Review by Gregory S. Burkart
Those of you familiar with Tool?s videos know to expect strangeness, and lots of it. Nightmarish alien landscapes, mutated humanoid characters with severe nervous disorders (it wouldn?t be a Tool video if someone wasn?t twitchin? like crazy at any given moment) and highly-developed metaphysical symbolism.
The visual thru-line in these eerie epics is no accident, as it invariably stems from the dark imagination of the band?s co-founder/guitarist Adam Jones, whose roots in visual arts included monster-making at Stan Winston Studios, where Jones worked as a designer of special makeup and prosthetic effects on big-budget films like Terminator 2, Jurassic Park and several Nightmare On Elm Street sequels. Jones soon added stop-motion animation techniques to his repertoire, and the visual synthesis of his combined skills resulted in some of the most memorable music videos ever made ? anyone exposed to the promos for Tool?s ?Sober,? ?Stinkfist? or ?Prison Sex? soon found those creepy images etched into their subconscious.
Tool is not known for adhering to a rigid release schedule for any of their material, and the video for ?Vicarious? is no exception: the Grammy-nominated single from 10,000 Days was released nearly two years prior to the completion of the clip which accompanies it, which is quite a stretch, even in light of the band?s lengthy gaps between releases. Part of the reason for the delay is due to the extensive programming involved in what would be the band?s first completely computer-generated video.
Although the computerized approach seems antithetic to the organic, tactile nature of the earlier Tool promos, Vicarious is every inch a Tool project. All the visual themes, movements, pacing and textures of its predecessors are front-and-center here: a translucent, skeletal humanoid quivers with trepidation as he surveys a parched, desolate landscape ? although the claustrophobic nature of the prior works is replaced here with a vast, apocalyptic panorama over which a tentacled leviathan hovers menacingly. The humanoid (named simply ?X? in the storyboards) gets a closer look at the elements of his environment (mainly floating translucent portals and a gigantic flea) by releasing eel-like creatures (known as ?The Specters?) from within his irises, which appear capable of independent thought.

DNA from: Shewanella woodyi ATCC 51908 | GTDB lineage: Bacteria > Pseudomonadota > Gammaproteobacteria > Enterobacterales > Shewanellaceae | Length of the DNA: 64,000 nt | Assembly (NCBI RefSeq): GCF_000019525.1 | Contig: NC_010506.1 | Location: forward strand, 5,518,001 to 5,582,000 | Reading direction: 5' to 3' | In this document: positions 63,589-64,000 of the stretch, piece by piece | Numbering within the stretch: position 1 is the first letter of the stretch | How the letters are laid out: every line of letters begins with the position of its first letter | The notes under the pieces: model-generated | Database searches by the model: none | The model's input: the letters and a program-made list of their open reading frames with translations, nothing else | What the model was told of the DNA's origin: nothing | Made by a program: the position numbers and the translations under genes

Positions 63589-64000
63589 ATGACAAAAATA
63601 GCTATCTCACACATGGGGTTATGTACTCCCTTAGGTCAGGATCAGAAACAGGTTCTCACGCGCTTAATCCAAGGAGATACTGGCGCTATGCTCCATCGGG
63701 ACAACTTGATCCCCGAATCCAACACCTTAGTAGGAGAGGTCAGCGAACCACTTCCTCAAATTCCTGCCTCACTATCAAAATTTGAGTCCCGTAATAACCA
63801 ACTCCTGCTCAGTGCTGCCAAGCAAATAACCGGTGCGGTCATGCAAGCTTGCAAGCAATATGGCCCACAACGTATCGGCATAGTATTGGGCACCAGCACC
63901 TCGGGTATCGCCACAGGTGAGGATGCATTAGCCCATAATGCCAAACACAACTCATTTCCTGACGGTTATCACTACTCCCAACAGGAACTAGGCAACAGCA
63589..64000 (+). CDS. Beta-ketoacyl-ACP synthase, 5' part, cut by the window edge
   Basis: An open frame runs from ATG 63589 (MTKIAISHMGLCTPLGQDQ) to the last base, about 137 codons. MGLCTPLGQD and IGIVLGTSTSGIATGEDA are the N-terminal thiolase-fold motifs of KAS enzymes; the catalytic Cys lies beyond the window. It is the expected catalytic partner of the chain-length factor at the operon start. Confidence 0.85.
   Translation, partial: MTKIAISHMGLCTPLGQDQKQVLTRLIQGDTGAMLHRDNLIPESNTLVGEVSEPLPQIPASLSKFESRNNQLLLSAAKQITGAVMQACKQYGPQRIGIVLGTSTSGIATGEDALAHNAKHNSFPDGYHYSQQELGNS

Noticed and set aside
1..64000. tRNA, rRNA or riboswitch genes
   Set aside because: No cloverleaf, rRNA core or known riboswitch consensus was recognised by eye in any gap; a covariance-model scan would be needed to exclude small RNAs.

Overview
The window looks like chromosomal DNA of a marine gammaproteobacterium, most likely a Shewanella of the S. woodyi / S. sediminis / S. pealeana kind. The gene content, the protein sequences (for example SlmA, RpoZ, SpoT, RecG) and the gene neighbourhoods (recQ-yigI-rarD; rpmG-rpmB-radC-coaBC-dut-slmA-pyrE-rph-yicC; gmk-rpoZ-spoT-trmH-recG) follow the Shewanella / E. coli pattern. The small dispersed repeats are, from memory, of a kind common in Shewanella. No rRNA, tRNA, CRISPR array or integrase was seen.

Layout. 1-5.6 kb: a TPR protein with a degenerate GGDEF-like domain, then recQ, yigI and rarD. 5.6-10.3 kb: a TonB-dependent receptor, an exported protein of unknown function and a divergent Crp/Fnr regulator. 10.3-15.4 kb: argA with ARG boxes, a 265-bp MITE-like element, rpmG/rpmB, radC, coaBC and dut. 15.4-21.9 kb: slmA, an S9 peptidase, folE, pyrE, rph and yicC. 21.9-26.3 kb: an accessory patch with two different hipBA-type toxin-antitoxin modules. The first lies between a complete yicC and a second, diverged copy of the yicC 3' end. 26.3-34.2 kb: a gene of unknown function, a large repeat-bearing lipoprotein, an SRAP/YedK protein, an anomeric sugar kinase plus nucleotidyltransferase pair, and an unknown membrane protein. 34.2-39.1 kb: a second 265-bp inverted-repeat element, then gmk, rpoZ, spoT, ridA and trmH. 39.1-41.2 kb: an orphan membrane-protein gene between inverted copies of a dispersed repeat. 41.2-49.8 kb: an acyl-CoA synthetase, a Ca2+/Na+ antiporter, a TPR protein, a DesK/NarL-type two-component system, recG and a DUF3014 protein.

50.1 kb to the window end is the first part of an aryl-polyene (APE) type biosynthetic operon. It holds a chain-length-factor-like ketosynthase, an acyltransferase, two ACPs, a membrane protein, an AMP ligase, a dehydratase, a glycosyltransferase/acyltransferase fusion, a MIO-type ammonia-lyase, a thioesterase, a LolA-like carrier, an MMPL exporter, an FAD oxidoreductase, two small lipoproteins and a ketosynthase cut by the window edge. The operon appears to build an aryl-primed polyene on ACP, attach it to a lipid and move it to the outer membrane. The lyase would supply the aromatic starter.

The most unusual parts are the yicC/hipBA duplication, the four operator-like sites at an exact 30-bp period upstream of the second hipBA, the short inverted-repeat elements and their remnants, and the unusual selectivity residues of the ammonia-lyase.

The eye imagery that features prominently in all of Tool?s artwork ? primarily from regular artistic contributor Alex Grey ? is magnified exponentially here, with eyeballs springing up just about everywhere you can imagine. The climactic moment comes when X passes through the portals into a 3-D landscape that is an exact CG reproduction of Grey?s massive painting ?Collective Vision? (also integrated into the 10,000 Days CD art), essentially an infinite nested system of all-seeing eyes. Grey?s visual concepts are also the inspiration for the X character, which resembles a fusion of Grey?s ?Visible Man? imagery and Jones?s twitchy meta-human denizens of earlier Tool videos.
The 8-minute film accompanies an extended version of the single, which features ominous sound augmentation by dark ambient artist Brian ?Lustmord? Williams (primarily in the opening and closing moments), and moves briskly despite the seeming inertia of its main character (his eye-eels do most of the work until the end), culminating in a shudder-inducing final image.
Also accompanying the film are twin commentaries ? and this is where things get even stranger. Both tracks are recorded by comedian David Cross (?Mr. Show?) in his New York home (you can hear his dog playing in the background), and were obviously added as a way of disarming any pretensions that one might associate with this obtuse little film. Cross was apparently given no setup or explanation whatsoever for the clip, narrates as one completely baffled by the weirdness passing before his eyes, and makes some pretty funny observations as a result. He also names the characters in the piece ? X is now named ?Geoff,? and the Specters become ?Brandy & Mandy? ? a cute touch actually used in the menu, which is otherwise unlabeled except for the extra features section.
The aforementioned extras are comprised of documentaries on the making of the video, as well as perspectives on the works of Adam Jones and Alex Grey. The making-of material is pretty standard, showing the progression of the images from Jones?s storyboards to the rough ?animatic? versions to the final product, but the bio segments are quite enlightening. We get glimpses of Jones?s sculpting work from the early days, on-set footage from the making of earlier Tool videos, and scenes of Grey at work on the wall-sized version of ?Collective Vision.? We also get a storyboard-to-final comparison feature, and a brief promo for Grey?s NYC gallery & metaphysical shrine CoSM (short for ?Chapel of Sacred Mirrors?) which looks like an amazing place to visit (they provide the address if you?re interested).
The packaging for the DVD itself is quite elaborate, as is often the case, and includes a built-in pair of stereoscopic lenses that you can use to view a set of image cards in 3-D (a feature also included in the 10,000 Days packaging). Pretty cool stuff, very affordable (generally sells for around $10) and a must-have for Tool completists.